This special Summer–Fall 2013 double issue of Communio takes up various aspects of the question of religious liberty.
“[T]he juridical idea of freedom, in abstracting the negative meaning of a right from its positive link with truth, so far . . . renders the right to religious freedom arbitrary; while the Declaration’s idea of freedom, in affirming freedom’s positive . . . obligation to seek the truth . . . demands a genuinely universal right to religious freedom.”
The Nature and Scope of Religious Freedom in Our Contemporary CultureAngelo Scola
“[The longing for truth] respects the freedom of all, even of the person who calls himself agnostic, indifferent, or atheist.”
Religious Liberty and the Church’s Voice in Transforming Our Culture: An American PerspectiveCardinal Donald Wuerl
"The province of the Church is the world."
America and Religious FreedomCarl A. Anderson
"We have all heard quite a bit about the dictatorship of relativism. Perhaps it is time that we also discuss the despotism of tolerance."
Dignitatis humanae: Origins and Unexpected ConsequencesGeorge Weigel
"Dignitatis humanae had a rough passage through the rocks and shoals of conciliar politics, the effects of which may still be seen . . . [but it has had a] complex, and sometimes unforeseen, impact on both Church and world."
Karol Wojtyła and DH: A Historical PerspectiveAndrzej Dobrzyński
"Despite the pressure of ideologies and political systems . . . the Pope called on us never to lose heart for the good of man and society."
Religious Freedom and Truth: The Contribution of Pope Benedict XVINicholas J. Healy Jr.
“Understanding the meaning of human existence in light of God’s revelation in Christ opens up a new sense of the idea of freedom in relation to truth as well as a new sense of the distinct integrity of the political order.”
Is Religious Liberty Possible in a Liberal Culture?David S. Crawford
“In trying to understand the meaning of religious freedom [the] problem is [one] of admissible forms of public discourse, given the culture generated by political and juridical liberalism.”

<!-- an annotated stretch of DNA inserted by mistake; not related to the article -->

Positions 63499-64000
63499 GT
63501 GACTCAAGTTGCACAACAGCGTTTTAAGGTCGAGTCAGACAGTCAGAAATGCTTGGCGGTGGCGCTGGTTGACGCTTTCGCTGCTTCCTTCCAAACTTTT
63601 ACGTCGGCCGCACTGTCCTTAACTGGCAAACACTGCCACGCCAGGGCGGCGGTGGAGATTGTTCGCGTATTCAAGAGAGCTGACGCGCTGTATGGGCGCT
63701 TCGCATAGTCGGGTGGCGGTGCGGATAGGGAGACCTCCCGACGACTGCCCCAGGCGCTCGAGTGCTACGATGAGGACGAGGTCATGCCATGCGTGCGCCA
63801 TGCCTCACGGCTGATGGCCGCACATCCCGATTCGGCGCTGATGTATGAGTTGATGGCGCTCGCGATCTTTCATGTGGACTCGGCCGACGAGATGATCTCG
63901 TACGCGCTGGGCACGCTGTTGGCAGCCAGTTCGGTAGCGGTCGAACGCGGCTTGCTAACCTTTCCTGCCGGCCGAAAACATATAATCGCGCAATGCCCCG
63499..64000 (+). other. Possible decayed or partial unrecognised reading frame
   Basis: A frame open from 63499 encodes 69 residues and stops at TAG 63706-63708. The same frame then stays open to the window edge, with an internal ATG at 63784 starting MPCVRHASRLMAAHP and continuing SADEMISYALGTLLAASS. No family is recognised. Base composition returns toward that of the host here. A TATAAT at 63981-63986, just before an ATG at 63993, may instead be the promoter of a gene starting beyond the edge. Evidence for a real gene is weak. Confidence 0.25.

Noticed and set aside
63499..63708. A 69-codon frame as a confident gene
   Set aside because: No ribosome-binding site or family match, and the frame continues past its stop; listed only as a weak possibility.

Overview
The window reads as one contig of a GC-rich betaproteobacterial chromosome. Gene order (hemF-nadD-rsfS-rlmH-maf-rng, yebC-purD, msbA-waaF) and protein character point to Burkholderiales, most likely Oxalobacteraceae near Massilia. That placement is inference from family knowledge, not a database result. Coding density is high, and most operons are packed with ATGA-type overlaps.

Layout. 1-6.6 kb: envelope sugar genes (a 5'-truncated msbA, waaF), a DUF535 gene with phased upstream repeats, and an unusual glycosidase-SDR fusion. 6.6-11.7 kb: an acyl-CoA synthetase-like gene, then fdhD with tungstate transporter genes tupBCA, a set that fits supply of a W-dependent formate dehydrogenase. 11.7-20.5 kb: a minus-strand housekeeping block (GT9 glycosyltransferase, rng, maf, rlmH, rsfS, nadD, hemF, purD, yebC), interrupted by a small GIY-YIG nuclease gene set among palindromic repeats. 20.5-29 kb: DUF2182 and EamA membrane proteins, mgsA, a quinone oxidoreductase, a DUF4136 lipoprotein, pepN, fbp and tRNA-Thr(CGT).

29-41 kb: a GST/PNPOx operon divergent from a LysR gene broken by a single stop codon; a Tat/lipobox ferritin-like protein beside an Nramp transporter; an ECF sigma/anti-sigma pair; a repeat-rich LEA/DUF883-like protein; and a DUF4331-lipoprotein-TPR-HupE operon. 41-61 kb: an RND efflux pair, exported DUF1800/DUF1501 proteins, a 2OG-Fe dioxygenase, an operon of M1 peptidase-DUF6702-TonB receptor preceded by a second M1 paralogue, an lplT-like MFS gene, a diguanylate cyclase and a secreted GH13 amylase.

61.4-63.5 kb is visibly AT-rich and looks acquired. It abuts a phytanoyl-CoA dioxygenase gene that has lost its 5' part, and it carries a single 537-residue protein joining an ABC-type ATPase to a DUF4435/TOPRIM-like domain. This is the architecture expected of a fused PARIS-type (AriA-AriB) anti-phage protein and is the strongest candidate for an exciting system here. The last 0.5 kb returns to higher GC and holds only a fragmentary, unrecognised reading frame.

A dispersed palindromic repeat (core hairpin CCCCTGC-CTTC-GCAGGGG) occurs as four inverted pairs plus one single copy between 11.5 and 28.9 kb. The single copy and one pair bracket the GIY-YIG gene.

The Pretention of Universality: Liberal Culture and Religious FreedomBishop Jean Laffitte
"We are facing a radical change of civilization."
The Right and the Good, and the Place of Freedom of Religion in Human RightsPaolo G. Carozza
"[T]he centrality of religious freedom to the protection of human dignity is, in fact, key to the coherence and viability of the entire human rights project."
Christian Culture and the Form of Human ExistenceAntonio López
"The first Christian cultural revolution is precisely the Christian whose existence is held together and moved by the love of Christ."
The Church in History: Status ViatorisGlenn W. Olsen
“Christians are called to form a Christian civilization, not in the first instance a pure civilization, but one where the Christian message has been brought to bear on the saeculum.”
“All Things Counter, Original, Spare, Strange”: Liberal Society and PluralismFrederick C. Bauerschmidt
“[A] liberal vision of the world and society in which all of the members of society are, as citizens, fundamentally equal units is one that is constantly in danger of succumbing to a totalitarianism that obliterates all true plurality.”
Absolute Pluralism: How the Dictatorship of Relativism DictatesMichael Hanby
“Autonomy, severed from obedience . . . ‘is an ontological lie,’ but also a ‘political and practical lie’ that leaves us at the mercy of majority consensus. It is, rather, the calling of Christ and the eternal destiny he opens for us that makes obedience, and thus true freedom, possible.”
Liberalism, Religious Freedom, and the Common Good: The Totalitarian Logic of Self-LimitationD. C. Schindler
“[T]he Catholic view [of politics] in fact is more catholic, more inclusive, more respectful of the meaning of man and the human condition, of contemporary pluralism, than liberalism.”
Religious Liberty After Liberalism: Re-Thinking DH in an Age of Illiberal LiberalismPatrick J. Deneen
“The true ground condition for religious liberty is not official indifference to religion, but rather an insistence upon the pervasive presence of a belief in, and practices, of what DH calls ‘true freedom.’”